The need of the hour is that education must strengthen a student on physical, mental, emotional, and financial accounts. His/her personality should be developed. The right use of money and sources has become a major issue for the society; curriculums related to such matters must be developed.
In my opinion, unnecessary and jittery topics which are not related to the betterment of mankind should be removed from syllabi. Another point of concern, upon which no work has yet been done, is that children must be made curious and eager learners for them to be educated in the true sense. Curriculums must be reformulated in such a manner that they inculcate in the mind of students the eagerness to learn more. It is time that the focus is shifted from studying to learning.
Matters such as superstitions are a menace for the society as they keep the human mind in their vicious grasp. Our books must be filled with chapters of scientific and technological themes. The young minds must be taught that mobile, internet, and TV are contributions of science to the humankind but using these as a medium to sell miraculous stones is superstition. Schools and colleges must have syllabi that cater to the interests of the students. For example, if some student excels at making paintings, then he must be given some relaxation from the burden of other subjects, and he must be provided with facilities to hone his craft.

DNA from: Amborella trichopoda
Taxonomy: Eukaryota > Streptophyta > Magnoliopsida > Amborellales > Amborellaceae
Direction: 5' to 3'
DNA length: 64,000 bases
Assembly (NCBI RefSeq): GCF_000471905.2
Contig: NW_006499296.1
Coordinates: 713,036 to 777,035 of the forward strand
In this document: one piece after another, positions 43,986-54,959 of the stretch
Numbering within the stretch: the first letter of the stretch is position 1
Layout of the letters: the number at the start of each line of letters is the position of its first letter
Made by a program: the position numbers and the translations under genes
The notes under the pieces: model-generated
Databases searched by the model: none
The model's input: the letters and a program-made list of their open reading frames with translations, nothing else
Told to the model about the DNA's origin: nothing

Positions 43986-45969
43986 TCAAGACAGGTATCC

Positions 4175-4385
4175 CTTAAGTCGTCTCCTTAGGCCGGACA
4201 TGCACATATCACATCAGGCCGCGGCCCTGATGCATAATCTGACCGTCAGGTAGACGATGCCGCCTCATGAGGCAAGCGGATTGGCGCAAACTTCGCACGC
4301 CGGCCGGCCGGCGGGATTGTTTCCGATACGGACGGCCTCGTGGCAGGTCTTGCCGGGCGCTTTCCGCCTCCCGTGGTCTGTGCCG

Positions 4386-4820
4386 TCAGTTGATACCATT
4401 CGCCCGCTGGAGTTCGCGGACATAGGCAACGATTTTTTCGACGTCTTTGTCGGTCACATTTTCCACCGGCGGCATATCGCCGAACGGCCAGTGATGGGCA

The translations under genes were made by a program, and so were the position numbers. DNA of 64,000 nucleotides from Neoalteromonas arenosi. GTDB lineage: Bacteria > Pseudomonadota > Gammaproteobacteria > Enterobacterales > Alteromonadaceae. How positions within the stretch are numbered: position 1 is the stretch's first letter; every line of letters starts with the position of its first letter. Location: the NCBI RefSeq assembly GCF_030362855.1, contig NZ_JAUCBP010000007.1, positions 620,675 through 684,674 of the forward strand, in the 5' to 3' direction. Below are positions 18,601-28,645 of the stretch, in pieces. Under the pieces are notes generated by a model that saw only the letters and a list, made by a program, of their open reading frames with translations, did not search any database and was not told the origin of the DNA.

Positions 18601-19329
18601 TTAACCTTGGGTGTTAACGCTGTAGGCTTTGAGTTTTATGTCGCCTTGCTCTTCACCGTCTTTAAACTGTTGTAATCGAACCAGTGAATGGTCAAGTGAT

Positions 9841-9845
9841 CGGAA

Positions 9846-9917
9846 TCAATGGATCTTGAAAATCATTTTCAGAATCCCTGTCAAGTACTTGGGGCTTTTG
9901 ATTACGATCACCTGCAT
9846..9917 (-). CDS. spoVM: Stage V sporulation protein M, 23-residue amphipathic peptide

Education must be provided by the government and must be same for each child, irrespective of his social and financial standing. Educational institutions must be immediately prevented from turning into political battlegrounds. Education should be about learning, but unfortunately, it has been limited to obtaining a certificate. There is no doubt that our society is more literate now, but we have lost the essence of life. Today, it is needful that every student must understand contemporary concerns. It would be possible only if the unnecessary burden in the syllabi is replaced with curriculums that suit the modern circumstances.